hammer and then soak it for days on end in water; a much more labor-intensive lengthy process compared to the easier and lesstime consuming Norwegian technique of soaking the stockfish in a lye bath as a key part of the re-hydration process. The reason the fish is dried in the first place is to preserve it; “tørrfisk, if kept dry, can be stored for years and yet keep its full nutrition. Before the days of refrigeration and cheap salt, preserving fish required a lot ingenuity. By drying cod in the cold, windy spring days of Northern Norway the fish loses all the moisture that makes it attractive to bacterial attack. Also, the drying process reduces the fish to one fifth its original size which makes it easy to store and transport. Yet, once the stockfish had finished soaking in its lye bath, this hard, dried fish would plump up to a size even slightly greater than the original living fish. The second reason behind the lye treatment is nutrition. The lye breaks down the protein in the fish into easily digestible amino acids which are easily absorbed by the small intestine. Usually ingested proteins need to be broken up into amino acid molecules in the stomach. It because of this protein breakup that lutefisk acquires its characteristic gelatinous, jelly-like texture. It is essentially pre-digested by the lye treatment and transformed into a highly edible, digestible, and nutritious food package that delivers nearly instant energy to the eater. What is remarkable is that no nutrients are lost in this process and all the calories and vitamins are delivered intact and efficiently to the body (about 79 calories per 100 grams [3.5 oz] of fish). So you are going to ask how did a bunch of Nordic farmerfishermen figure this all out? They were not chemists or food scientists, but they were good observers and learners from experience. When they ate lutefisk they felt good as well as full after the meal. The same people quickly adopted the very nutritious potato in the early nineteenth century and made it their very own within a very short span of time. It is actually quite common in history for ordinary people to make very good food decisions that benefit their lives. For example, both the Eastern Indians of the United States and Indians of Mexico soaked their dry corn kernels in a solution of lye (again wood ashes in water) or slaked lime to make hominy. Not only did this process bulk up the corn kernel, it also increased the calcium in the corn, but most importantly it freed the niacin (Vitamin B-3) in the corn so that it could be absorbed by the intestines. People who base their diet in untreated corn are at risk for the chronic and debilitating disease known as pellagra because untreated corn does not release its niacin when it passes through the body. Grits are made from hominy as are the billions of corn tortillas that are consumed in Mexico today. The latter are made with “masa harina” flour, this flour is made from milled hominy, not regular corn. I could give other examples of good food decisions by everyday people, but there is not enough space here for that: you just have to trust me. Curator Kari-Anne Pederson emphasized that soaking the stockfish in lye had nothing to do with preserving the reconstituted fish. This practice would indeed inhibit bacterial growth in the lutefisk, but she stressed that the re-hydrated lutefisk was not stored for any length of time in old Norway.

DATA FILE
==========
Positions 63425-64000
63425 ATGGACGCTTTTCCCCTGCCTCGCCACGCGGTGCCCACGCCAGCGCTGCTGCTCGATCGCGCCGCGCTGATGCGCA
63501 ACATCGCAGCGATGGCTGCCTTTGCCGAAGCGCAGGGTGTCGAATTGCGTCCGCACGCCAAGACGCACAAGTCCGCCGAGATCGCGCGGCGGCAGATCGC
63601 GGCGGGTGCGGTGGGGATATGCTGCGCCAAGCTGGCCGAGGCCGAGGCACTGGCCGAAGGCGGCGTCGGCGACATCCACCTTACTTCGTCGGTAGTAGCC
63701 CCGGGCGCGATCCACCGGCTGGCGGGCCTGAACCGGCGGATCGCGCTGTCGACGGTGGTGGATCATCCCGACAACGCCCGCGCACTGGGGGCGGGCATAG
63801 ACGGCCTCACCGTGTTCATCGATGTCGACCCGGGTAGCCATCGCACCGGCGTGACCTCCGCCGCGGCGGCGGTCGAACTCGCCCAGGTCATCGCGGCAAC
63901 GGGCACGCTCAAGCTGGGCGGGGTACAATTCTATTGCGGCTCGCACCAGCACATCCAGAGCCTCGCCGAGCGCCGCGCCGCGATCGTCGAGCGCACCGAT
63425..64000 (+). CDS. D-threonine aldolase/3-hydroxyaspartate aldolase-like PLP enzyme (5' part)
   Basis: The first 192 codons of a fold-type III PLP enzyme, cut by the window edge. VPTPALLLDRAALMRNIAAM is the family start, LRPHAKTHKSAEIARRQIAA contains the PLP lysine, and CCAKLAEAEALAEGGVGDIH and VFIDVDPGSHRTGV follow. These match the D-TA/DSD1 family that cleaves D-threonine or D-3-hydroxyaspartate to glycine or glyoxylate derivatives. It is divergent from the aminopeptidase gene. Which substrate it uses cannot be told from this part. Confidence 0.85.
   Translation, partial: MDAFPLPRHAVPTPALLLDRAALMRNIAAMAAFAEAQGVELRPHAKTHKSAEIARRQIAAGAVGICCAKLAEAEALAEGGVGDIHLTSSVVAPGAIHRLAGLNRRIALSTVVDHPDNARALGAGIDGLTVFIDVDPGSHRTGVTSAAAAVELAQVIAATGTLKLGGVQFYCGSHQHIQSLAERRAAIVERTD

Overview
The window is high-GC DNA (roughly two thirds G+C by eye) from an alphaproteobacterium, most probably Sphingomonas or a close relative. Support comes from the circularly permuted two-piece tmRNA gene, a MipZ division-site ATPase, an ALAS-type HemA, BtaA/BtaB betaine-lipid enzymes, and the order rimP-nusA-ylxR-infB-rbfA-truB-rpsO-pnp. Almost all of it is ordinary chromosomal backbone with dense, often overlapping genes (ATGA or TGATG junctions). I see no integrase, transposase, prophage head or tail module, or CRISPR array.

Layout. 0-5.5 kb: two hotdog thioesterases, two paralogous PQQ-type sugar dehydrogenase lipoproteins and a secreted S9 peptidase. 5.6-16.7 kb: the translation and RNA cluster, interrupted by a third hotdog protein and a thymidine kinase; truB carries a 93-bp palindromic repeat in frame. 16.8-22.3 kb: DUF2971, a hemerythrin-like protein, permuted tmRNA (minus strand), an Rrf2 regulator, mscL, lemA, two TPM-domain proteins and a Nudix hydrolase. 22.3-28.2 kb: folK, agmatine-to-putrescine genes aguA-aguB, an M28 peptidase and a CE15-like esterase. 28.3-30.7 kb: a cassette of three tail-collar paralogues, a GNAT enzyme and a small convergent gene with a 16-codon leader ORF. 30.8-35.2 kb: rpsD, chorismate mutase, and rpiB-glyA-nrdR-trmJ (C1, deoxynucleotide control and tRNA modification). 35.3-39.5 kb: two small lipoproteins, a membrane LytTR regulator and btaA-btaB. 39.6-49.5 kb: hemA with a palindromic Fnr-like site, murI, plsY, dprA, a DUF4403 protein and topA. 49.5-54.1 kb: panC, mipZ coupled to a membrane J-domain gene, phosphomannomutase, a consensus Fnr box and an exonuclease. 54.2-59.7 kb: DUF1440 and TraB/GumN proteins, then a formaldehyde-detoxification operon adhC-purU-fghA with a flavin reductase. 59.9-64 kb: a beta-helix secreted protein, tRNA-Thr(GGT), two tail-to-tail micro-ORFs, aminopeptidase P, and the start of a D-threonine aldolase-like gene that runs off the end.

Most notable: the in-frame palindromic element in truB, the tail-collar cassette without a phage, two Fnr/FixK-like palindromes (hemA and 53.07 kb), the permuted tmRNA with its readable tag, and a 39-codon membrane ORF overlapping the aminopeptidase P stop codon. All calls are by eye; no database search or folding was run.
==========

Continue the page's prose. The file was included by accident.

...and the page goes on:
After it was reconstituted it was eaten then and there. In the old days each family would store its bark-like stockfish in big bundles in a dry part of the house or in a shed. When the time came to eat lutefisk they would begin the soaking process and eat the fish right away when it was ready. The making and consumption of lutefisk is an old practice in Norway, and also in neighboring Sweden and Finland, and this method of preparing stockfish may even date to well before the Viking Age. We know for certain from early writings that the making and consumption of lutefisk was widespread by at least the late Medieval Period and the practice was popular well into the nineteenth century. Unlike among Norwegian-Americans in the United States, its popularly waned among Scandinavians in the twentieth century for it began to be considered an oldfashioned peasant food, associated with poverty and want. In the last couple of decades, however, it has been undergoing a revival as a worthy, honored traditional food in Scandinavia, and more and more people are beginning to eat it again, but not quite with the worshipful excitement of Norwegian-Americans. I want to stress that I did not solve the “The Great Lutefisk Mystery”; I just found the right people who knew the answer as to the practical benefits of making and eating lutefisk. We will probably never know when or how the practice actually began or who first figured out the process and its food-prep and dietary values. If you want to learn more about lutefisk and the history of Norwegian traditional foods please get hold of Professor Kathleen Stokker’s book, Keeping Christmas: Yuletide Traditions in Norway and the New Land, Minnesota Historical Society Press, 2000. And if you want to eat lutefisk and feel good and full, make reservations to come to our annual Lutefisk and Lefse Dinner on Saturday, November 12th. We have two seatings, one at 4:00 PM and one at 7:00 PM. Call (907) 349-1613 for reservations.
Fraternally yours, Terje “Ted” Birkedal
Sunshine Report Greetings are sent to the following members celebrating a birthday who are at least 75 years young.
NOVEMBER BIRTHDAYS Orvetta Rae Elde Aurora Hovland Congratulations to Arnold Link – 91 years old!!!
Gene Moe Gale Olson Carol Restad Glenn Soby
If you know someone who needs a little sunshine, call 696-0725 (cell - 862-1143) or email Cindy McDowell: r “Happy [email protected]